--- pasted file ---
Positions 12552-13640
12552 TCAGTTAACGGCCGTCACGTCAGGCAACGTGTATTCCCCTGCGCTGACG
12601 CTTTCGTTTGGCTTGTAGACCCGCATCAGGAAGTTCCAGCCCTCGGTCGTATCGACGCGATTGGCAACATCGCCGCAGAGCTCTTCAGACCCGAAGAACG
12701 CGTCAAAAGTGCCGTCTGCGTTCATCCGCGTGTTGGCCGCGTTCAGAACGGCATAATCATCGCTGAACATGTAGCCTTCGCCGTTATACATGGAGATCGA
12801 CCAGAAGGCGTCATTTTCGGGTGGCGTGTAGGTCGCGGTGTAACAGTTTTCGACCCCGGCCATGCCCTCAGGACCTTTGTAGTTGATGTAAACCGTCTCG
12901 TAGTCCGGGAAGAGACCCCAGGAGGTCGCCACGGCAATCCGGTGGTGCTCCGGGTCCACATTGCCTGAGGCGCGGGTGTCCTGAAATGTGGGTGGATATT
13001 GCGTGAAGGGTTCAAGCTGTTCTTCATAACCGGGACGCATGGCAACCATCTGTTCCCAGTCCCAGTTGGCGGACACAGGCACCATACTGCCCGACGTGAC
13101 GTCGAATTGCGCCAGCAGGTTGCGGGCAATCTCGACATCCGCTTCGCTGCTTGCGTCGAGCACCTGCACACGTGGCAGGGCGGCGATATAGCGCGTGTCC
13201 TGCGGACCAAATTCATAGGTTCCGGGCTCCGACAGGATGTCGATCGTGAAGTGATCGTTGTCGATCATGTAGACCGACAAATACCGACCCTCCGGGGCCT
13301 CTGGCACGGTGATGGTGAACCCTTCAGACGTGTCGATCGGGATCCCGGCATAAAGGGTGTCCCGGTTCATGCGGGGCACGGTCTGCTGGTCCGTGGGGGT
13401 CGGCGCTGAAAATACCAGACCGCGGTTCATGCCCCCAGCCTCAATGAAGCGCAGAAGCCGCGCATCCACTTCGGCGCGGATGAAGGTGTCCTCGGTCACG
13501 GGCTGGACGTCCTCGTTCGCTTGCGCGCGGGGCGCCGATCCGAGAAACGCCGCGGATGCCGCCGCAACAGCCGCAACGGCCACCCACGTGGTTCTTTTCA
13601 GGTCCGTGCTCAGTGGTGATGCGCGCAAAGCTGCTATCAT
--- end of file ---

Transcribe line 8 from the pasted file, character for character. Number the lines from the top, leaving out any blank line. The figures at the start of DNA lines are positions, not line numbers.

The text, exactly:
13101 GTCGAATTGCGCCAGCAGGTTGCGGGCAATCTCGACATCCGCTTCGCTGCTTGCGTCGAGCACCTGCACACGTGGCAGGGCGGCGATATAGCGCGTGTCC